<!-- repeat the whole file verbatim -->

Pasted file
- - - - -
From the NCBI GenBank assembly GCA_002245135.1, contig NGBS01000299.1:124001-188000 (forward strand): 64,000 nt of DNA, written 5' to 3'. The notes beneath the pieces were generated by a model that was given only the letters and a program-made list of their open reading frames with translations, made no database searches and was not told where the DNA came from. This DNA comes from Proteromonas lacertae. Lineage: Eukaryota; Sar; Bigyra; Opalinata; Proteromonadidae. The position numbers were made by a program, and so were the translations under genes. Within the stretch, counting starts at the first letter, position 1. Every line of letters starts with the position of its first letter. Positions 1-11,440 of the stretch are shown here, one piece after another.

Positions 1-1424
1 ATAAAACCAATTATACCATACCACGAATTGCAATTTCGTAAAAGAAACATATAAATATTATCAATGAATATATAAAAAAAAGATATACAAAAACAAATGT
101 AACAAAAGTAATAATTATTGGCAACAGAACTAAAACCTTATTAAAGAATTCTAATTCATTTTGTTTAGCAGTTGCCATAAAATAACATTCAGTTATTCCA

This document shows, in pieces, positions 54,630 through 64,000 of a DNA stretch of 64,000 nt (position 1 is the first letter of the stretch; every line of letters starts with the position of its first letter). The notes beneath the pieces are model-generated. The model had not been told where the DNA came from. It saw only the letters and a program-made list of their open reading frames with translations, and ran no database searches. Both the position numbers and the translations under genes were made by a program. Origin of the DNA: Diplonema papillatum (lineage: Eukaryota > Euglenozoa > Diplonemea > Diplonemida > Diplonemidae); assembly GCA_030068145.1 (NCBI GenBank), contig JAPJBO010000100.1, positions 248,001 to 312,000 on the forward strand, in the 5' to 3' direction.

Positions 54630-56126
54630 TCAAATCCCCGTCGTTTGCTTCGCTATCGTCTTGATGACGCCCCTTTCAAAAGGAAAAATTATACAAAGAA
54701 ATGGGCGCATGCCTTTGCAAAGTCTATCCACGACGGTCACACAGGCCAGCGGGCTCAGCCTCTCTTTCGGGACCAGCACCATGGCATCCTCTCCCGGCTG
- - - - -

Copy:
From the NCBI GenBank assembly GCA_002245135.1, contig NGBS01000299.1:124001-188000 (forward strand): 64,000 nt of DNA, written 5' to 3'. The notes beneath the pieces were generated by a model that was given only the letters and a program-made list of their open reading frames with translations, made no database searches and was not told where the DNA came from. This DNA comes from Proteromonas lacertae. Lineage: Eukaryota; Sar; Bigyra; Opalinata; Proteromonadidae. The position numbers were made by a program, and so were the translations under genes. Within the stretch, counting starts at the first letter, position 1. Every line of letters starts with the position of its first letter. Positions 1-11,440 of the stretch are shown here, one piece after another.

Positions 1-1424
1 ATAAAACCAATTATACCATACCACGAATTGCAATTTCGTAAAAGAAACATATAAATATTATCAATGAATATATAAAAAAAAGATATACAAAAACAAATGT
101 AACAAAAGTAATAATTATTGGCAACAGAACTAAAACCTTATTAAAGAATTCTAATTCATTTTGTTTAGCAGTTGCCATAAAATAACATTCAGTTATTCCA

This document shows, in pieces, positions 54,630 through 64,000 of a DNA stretch of 64,000 nt (position 1 is the first letter of the stretch; every line of letters starts with the position of its first letter). The notes beneath the pieces are model-generated. The model had not been told where the DNA came from. It saw only the letters and a program-made list of their open reading frames with translations, and ran no database searches. Both the position numbers and the translations under genes were made by a program. Origin of the DNA: Diplonema papillatum (lineage: Eukaryota > Euglenozoa > Diplonemea > Diplonemida > Diplonemidae); assembly GCA_030068145.1 (NCBI GenBank), contig JAPJBO010000100.1, positions 248,001 to 312,000 on the forward strand, in the 5' to 3' direction.

Positions 54630-56126
54630 TCAAATCCCCGTCGTTTGCTTCGCTATCGTCTTGATGACGCCCCTTTCAAAAGGAAAAATTATACAAAGAA
54701 ATGGGCGCATGCCTTTGCAAAGTCTATCCACGACGGTCACACAGGCCAGCGGGCTCAGCCTCTCTTTCGGGACCAGCACCATGGCATCCTCTCCCGGCTG